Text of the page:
(Left to right) Denise Moles, RN, Dr. Tay Sha Howell and Karen Ritchie, RN are leading one of the most innovative wound care programs in the state with the Norman Regional Health System.


by Bobby Anderson – staff writer/photographer

What started as an initiative to reach an underserved inpatient population has grown into the largest wound center in the state.
Norman Regional’s Oklahoma Wound Center is now in its fifth year and Nurse Navigator Karen Ritchie, RN, says it’s literally saving life and limb.
“We saw the need because we found we had inpatients who were falling through the cracks. They had diabetic foot wounds that were not being addressed in the hospital,” Ritchie explained. “They were coming to the wound care clinic weeks later. When they were here it was already a bad enough wound we were talking amputation, hurrying and scurrying around … and hoping we were in time.”
“Had we caught it earlier and done the testing and got the specialists involved quicker we would have a better chance of saving that appendage.”
Dr. Tay Sha Howell has helped spearhead that effort.
Dr. Howell has served as the Wound Care Medical Director for Norman Regional Health System since 2008, covering the Oklahoma Wound Center, the inpatient wound program and the Diabetic Limb Salvage Program.
Howell said educating patients, family members, nurses, doctors and administrators and community members has been key to saving appendages.
“We really need the primary care doctors to recognize the minor wound the patient is not complaining about is a time bomb waiting to explode,” Howell said.
And this month you’ll see her sporting a single white tube sock wherever she goes to bring more attention to Limb Loss Awareness Month.
The picture has historically been bleak in Oklahoma when it comes to the number of amputations per capita. Ritchie said Oklahoma still rates among the top two states in the nation in total below-the-knee and above-the-knee amputations each year.
That’s due in large part to Oklahoma having a higher diabetes rate than the national average (11 percent in Oklahoma compared with 8 percent nationally).
One in 15 diabetic patients will develop a diabetic foot ulcer.
Having a diabetic foot ulcer increases the risk of amputation, especially when combined with smoking, kidney failure, or peripheral artery disease.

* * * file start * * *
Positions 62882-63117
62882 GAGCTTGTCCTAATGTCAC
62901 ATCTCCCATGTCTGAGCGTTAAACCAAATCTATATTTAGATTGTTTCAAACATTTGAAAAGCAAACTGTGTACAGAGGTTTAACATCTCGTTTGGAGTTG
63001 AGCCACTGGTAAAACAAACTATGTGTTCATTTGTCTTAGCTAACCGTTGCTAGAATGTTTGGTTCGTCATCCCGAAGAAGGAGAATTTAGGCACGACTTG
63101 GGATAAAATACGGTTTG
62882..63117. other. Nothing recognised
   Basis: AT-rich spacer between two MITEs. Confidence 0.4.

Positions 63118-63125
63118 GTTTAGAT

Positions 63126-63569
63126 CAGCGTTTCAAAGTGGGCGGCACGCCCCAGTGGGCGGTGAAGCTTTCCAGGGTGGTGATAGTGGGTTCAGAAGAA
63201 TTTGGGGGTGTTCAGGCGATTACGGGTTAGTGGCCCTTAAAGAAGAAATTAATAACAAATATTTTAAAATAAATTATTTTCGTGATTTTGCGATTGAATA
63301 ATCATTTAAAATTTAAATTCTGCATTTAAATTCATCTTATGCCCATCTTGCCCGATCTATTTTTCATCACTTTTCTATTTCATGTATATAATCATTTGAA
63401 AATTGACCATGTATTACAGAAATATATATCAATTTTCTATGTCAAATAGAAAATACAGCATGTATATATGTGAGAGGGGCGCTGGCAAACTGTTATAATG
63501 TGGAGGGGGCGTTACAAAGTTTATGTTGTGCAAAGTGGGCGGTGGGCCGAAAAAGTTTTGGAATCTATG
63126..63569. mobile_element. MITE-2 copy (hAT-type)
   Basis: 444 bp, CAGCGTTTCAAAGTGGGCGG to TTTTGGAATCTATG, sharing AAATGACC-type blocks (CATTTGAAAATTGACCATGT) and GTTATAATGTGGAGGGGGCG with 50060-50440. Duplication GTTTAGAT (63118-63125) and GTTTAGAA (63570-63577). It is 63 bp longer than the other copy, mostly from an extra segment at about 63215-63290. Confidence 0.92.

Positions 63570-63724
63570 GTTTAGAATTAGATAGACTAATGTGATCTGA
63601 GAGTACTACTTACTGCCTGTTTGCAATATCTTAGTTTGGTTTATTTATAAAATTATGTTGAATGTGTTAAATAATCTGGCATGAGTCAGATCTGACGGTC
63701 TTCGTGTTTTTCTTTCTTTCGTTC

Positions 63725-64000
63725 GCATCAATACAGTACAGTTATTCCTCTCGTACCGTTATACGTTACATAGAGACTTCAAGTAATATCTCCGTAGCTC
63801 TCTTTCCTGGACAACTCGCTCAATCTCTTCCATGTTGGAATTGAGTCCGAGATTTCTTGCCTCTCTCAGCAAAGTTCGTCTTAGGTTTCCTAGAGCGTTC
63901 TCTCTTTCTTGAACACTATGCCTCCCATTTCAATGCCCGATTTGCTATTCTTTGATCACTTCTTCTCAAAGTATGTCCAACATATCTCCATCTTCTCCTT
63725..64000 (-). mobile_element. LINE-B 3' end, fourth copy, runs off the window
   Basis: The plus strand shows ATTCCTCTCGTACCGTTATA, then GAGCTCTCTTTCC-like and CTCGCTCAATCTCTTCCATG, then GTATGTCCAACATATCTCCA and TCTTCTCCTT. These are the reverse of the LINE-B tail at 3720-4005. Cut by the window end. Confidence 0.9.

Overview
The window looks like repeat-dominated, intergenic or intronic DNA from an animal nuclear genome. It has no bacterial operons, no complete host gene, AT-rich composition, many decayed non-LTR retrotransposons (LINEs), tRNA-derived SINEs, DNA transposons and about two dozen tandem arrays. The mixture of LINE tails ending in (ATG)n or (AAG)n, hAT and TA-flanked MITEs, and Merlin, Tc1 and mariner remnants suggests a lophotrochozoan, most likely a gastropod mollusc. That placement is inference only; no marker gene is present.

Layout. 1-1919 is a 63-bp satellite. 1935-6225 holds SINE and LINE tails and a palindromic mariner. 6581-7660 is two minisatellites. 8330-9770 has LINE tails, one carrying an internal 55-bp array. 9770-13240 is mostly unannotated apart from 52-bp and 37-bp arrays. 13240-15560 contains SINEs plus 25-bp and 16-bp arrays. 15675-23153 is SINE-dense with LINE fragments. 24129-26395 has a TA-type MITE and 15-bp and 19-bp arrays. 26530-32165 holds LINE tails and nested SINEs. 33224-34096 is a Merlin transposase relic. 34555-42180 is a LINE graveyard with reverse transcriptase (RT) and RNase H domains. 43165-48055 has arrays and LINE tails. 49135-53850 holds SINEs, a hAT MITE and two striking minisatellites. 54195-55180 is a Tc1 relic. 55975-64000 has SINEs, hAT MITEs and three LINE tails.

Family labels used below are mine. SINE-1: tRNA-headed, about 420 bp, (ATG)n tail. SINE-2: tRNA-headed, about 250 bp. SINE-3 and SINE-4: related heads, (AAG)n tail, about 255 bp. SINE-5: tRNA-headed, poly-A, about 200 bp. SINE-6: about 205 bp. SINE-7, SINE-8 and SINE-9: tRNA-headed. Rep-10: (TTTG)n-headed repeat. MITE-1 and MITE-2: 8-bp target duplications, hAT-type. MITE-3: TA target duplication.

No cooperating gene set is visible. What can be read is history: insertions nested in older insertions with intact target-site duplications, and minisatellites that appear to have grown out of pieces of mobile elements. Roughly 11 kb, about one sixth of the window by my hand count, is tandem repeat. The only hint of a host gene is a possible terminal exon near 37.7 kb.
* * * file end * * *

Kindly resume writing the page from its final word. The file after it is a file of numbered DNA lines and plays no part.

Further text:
What’s more, the death rate at five years for a diabetic foot ulcer is higher than colon cancer or breast cancer.
“We’re still scraping the bottom of the barrel in Oklahoma,” Ritchie said. “Norman Regional’s DLS program is still the only one we know of in the state that is a true DLS program.”
“Our amputation rates have definitely gone down.”
At its core, peripheral artery disease is generally what costs patients a limb.
PAD occurs when arteries in the legs become narrowed or blocked by plaque build-up, reducing blood flow to the limbs.
It affects at least 12 million people in the US and about 95% of PAD patients have at least one other chronic disease, such as diabetes, heart disease, or high blood pressure.
Because this disease is not limited to the legs, patients with PAD are also at greater risk of future heart attack and stroke.
Poor glycemic control and long-term use of insulin can lead to PAD. Diabetics have up to 4 times greater risk of PAD and up to 5 times greater risk of amputation.
Denise Moles, RN, joined the Oklahoma Wound Center as the clinical supervisor with 25 years of nursing experience, including critical care and leadership.
“I did all those high adrenaline situations and it was an adjustment at first but now I’m really liking it,” Moles said. “You’re not saving a life within that first 30 minutes or an hour you’re working on that patient but you’re saving a life for the long run.”
“It starts with a wound or a leg but it’s incredible because you do get to know these patients so well. They look at us like family.”
Diabetic wounds have the potential to get worse quickly. A small sore on the foot or leg could easily end in amputation without the proper care.
“You get a patient who walks through this door and they’re scared, they’re afraid they’re going to lose their limb,” Ritchie said. “You’re explaining their disease process and getting them into specialists. It may take a while, it’s not something we’re going to heal in a couple months. You kind of become family, you get to know them they get to know you.”
“Then one day they walk out of this clinic and they’ve got all their appendages.”
Norman Regional Health System has processes in place to look for patients with diabetic ulcers that could benefit from the Diabetic Limb Salvage Program.
Ritchie educates nurses throughout the system on what to look for and has helped develop order sets that ensure those wounds are addressed in the hospital and eventually at the Oklahoma Wound Center.

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